UNIX Termination Signals

The UNIX termination signals are all used to tell a process to terminate, in one way or another. They have different names because they’re used for slightly different purposes, and programs might want to handle them differently. One must understand the intricacies amongst the different signals to understand the correct way to get out of a process. Another way to look at this would be to be able to save state information, delete temporary files, or restore the previous terminal modes.

The SIGTERM signal is a generic signal used to cause program termination. Unlike SIGKILL, this signal can be blocked, handled, and ignored. It is the normal way to politely ask a program to terminate.
The shell command kill generates SIGTERM by default. 

SIGINT [control+c]
The SIGINT (“program interrupt”) signal is sent when the user types the INTR character (normally control+c).

SIGQUIT [control+\]
The SIGQUIT signal is similar to SIGINT, except that it’s controlled by a different key—the QUIT character, usually control+\ —and produces a core dump when it terminates the process, just like a program error signal. You can think of this as a program error condition “detected” by the user.
Certain kinds of cleanups are best omitted in handling SIGQUIT. For example, if the program creates temporary files, it should handle the other termination requests by deleting the temporary files. But it is better for SIGQUIT not to delete them, so that the user can examine them in conjunction with the core dump.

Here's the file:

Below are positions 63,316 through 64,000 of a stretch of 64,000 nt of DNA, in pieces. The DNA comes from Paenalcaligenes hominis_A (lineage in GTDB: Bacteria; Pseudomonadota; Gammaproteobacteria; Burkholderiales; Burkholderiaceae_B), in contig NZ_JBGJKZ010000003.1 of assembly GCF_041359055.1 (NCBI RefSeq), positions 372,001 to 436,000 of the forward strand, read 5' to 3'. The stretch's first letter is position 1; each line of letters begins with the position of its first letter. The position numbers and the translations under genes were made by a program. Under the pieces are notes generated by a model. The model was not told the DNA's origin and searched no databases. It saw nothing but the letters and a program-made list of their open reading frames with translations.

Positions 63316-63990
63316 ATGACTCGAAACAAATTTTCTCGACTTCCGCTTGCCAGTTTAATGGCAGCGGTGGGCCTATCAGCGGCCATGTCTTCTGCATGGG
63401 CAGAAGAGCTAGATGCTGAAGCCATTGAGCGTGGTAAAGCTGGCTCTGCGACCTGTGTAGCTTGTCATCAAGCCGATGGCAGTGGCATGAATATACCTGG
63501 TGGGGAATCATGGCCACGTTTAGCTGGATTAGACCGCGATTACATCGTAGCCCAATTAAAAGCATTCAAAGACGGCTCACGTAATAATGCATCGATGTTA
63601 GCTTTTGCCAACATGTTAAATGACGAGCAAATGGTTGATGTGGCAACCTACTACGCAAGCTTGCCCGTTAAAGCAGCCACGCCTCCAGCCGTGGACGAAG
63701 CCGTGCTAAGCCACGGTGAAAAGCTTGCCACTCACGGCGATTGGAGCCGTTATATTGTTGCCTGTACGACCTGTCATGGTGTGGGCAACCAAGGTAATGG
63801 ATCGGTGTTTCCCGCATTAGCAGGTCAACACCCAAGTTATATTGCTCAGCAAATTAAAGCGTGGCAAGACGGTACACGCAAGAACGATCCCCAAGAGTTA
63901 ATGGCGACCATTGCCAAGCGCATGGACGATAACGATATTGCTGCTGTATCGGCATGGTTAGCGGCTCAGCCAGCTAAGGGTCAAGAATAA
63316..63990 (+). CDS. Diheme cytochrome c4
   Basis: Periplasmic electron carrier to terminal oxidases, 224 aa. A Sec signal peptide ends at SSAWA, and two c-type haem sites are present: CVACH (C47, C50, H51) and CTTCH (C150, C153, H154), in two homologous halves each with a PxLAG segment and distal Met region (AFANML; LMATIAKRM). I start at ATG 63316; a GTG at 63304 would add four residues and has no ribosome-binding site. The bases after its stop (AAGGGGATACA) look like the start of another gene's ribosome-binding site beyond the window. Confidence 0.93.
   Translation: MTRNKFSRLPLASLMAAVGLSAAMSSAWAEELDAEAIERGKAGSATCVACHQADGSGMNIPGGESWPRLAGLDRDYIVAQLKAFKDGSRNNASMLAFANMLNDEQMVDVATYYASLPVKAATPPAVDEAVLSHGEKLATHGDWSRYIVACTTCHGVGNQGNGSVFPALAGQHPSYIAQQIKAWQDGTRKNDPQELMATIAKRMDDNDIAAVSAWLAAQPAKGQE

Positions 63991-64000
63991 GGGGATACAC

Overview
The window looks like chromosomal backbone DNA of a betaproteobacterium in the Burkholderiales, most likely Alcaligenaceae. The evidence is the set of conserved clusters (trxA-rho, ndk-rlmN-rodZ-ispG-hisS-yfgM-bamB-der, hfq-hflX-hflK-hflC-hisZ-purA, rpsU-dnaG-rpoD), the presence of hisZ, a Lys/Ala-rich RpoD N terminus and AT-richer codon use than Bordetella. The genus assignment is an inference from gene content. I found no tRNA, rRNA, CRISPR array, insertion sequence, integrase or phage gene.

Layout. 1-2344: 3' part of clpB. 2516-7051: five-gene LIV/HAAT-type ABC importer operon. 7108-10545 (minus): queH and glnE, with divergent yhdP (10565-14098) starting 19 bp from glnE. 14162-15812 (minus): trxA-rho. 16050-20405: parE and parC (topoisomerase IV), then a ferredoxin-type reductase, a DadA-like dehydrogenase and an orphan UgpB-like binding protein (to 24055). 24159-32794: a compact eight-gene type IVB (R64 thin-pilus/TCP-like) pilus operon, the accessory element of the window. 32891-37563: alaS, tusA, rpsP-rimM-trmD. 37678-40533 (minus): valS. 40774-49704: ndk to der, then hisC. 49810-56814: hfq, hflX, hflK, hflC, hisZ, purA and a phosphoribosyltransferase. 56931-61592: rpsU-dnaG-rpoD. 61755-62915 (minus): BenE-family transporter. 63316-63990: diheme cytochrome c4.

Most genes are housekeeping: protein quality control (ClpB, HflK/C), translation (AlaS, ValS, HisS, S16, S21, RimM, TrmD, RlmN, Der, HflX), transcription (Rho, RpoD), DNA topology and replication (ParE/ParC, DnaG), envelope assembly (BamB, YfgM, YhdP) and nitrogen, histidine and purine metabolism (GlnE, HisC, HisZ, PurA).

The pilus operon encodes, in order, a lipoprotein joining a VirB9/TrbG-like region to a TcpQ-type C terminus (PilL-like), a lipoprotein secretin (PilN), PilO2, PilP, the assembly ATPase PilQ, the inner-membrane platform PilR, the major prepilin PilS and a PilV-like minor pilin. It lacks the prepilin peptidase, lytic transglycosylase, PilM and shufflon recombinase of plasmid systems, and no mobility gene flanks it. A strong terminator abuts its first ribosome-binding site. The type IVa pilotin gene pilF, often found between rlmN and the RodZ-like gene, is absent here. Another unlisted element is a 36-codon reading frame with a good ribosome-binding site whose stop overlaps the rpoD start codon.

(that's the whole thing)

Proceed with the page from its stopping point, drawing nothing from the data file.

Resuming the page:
SIGKILL [kill -9]
The SIGKILL signal is used to cause immediate program termination. It cannot be handled or ignored, and is therefore always fatal. It is also not possible to block this signal. The "kill -9" command in Linux generates the same signal.
This signal is usually generated only by explicit request. Since it cannot be handled, you should generate it only as a last resort, after first trying a less drastic method such as control+c or SIGTERM. If a process does not respond to any other termination signals, sending it a SIGKILL signal will almost always cause it to go away.

SIGHUP [control+d]
The SIGHUP (“hang-up”) signal is used to report that the user’s terminal is disconnected, perhaps because a network or telephone connection was broken.
This signal is also used to report the termination of the controlling process on a terminal to jobs associated with that session; this termination effectively disconnects all processes in the session from the controlling terminal. For more information, see Termination Internals.